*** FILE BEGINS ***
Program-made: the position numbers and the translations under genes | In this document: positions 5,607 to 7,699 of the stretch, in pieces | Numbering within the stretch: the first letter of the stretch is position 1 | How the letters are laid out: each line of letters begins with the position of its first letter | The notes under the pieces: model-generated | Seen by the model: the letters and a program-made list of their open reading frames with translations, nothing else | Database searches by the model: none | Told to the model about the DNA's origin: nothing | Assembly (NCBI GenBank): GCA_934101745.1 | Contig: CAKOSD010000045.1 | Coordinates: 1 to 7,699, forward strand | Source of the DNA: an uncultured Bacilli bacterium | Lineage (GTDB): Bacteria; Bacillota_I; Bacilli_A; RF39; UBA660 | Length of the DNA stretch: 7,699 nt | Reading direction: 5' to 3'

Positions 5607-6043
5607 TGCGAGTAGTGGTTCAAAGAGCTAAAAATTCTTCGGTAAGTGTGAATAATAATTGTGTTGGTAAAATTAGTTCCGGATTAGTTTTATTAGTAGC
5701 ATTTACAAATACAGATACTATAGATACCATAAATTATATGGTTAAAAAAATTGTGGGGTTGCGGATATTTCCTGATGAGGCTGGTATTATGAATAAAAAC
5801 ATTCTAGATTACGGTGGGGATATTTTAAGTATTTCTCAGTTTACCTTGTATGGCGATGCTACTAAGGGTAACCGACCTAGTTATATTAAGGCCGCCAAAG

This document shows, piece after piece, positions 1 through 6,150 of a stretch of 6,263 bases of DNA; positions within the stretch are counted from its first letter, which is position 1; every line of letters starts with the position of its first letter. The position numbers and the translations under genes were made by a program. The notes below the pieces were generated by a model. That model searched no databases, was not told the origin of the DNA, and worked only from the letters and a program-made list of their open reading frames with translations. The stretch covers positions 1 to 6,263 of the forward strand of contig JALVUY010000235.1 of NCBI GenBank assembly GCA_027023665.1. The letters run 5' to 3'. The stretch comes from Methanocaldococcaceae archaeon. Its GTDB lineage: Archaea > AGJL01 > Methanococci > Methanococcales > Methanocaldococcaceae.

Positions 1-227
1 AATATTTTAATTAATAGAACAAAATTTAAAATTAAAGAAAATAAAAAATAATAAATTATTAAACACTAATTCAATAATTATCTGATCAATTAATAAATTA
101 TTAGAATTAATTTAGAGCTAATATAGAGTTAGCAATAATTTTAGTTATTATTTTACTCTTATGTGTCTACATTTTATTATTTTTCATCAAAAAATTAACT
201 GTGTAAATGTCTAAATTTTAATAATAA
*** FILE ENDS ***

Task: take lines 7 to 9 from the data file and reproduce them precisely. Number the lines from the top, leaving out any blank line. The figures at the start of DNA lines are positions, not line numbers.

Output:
Positions 1-227
1 AATATTTTAATTAATAGAACAAAATTTAAAATTAAAGAAAATAAAAAATAATAAATTATTAAACACTAATTCAATAATTATCTGATCAATTAATAAATTA
101 TTAGAATTAATTTAGAGCTAATATAGAGTTAGCAATAATTTTAGTTATTATTTTACTCTTATGTGTCTACATTTTATTATTTTTCATCAAAAAATTAACT